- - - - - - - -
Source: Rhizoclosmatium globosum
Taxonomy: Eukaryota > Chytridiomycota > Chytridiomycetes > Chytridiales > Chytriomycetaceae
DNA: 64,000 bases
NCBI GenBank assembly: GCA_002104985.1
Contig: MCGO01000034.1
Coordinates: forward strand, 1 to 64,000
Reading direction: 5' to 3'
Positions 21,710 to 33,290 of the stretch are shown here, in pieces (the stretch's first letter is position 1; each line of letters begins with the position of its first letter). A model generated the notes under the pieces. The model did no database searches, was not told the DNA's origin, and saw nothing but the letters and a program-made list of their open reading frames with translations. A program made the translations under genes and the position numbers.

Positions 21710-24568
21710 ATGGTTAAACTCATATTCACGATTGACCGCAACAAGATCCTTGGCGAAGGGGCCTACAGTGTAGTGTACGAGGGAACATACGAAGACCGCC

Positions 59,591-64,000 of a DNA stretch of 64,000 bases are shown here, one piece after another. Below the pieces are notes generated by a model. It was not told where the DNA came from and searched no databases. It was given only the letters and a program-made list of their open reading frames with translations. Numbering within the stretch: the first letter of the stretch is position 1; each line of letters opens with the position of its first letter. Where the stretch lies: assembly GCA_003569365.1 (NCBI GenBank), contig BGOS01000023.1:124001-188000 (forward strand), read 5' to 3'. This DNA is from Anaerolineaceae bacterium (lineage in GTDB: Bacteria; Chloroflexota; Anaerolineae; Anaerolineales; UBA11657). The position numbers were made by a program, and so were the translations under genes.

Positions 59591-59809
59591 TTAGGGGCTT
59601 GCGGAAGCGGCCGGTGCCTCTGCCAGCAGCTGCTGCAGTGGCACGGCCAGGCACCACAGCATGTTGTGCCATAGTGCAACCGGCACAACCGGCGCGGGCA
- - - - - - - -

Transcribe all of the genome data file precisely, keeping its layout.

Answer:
Source: Rhizoclosmatium globosum
Taxonomy: Eukaryota > Chytridiomycota > Chytridiomycetes > Chytridiales > Chytriomycetaceae
DNA: 64,000 bases
NCBI GenBank assembly: GCA_002104985.1
Contig: MCGO01000034.1
Coordinates: forward strand, 1 to 64,000
Reading direction: 5' to 3'
Positions 21,710 to 33,290 of the stretch are shown here, in pieces (the stretch's first letter is position 1; each line of letters begins with the position of its first letter). A model generated the notes under the pieces. The model did no database searches, was not told the DNA's origin, and saw nothing but the letters and a program-made list of their open reading frames with translations. A program made the translations under genes and the position numbers.

Positions 21710-24568
21710 ATGGTTAAACTCATATTCACGATTGACCGCAACAAGATCCTTGGCGAAGGGGCCTACAGTGTAGTGTACGAGGGAACATACGAAGACCGCC

Positions 59,591-64,000 of a DNA stretch of 64,000 bases are shown here, one piece after another. Below the pieces are notes generated by a model. It was not told where the DNA came from and searched no databases. It was given only the letters and a program-made list of their open reading frames with translations. Numbering within the stretch: the first letter of the stretch is position 1; each line of letters opens with the position of its first letter. Where the stretch lies: assembly GCA_003569365.1 (NCBI GenBank), contig BGOS01000023.1:124001-188000 (forward strand), read 5' to 3'. This DNA is from Anaerolineaceae bacterium (lineage in GTDB: Bacteria; Chloroflexota; Anaerolineae; Anaerolineales; UBA11657). The position numbers were made by a program, and so were the translations under genes.

Positions 59591-59809
59591 TTAGGGGCTT
59601 GCGGAAGCGGCCGGTGCCTCTGCCAGCAGCTGCTGCAGTGGCACGGCCAGGCACCACAGCATGTTGTGCCATAGTGCAACCGGCACAACCGGCGCGGGCA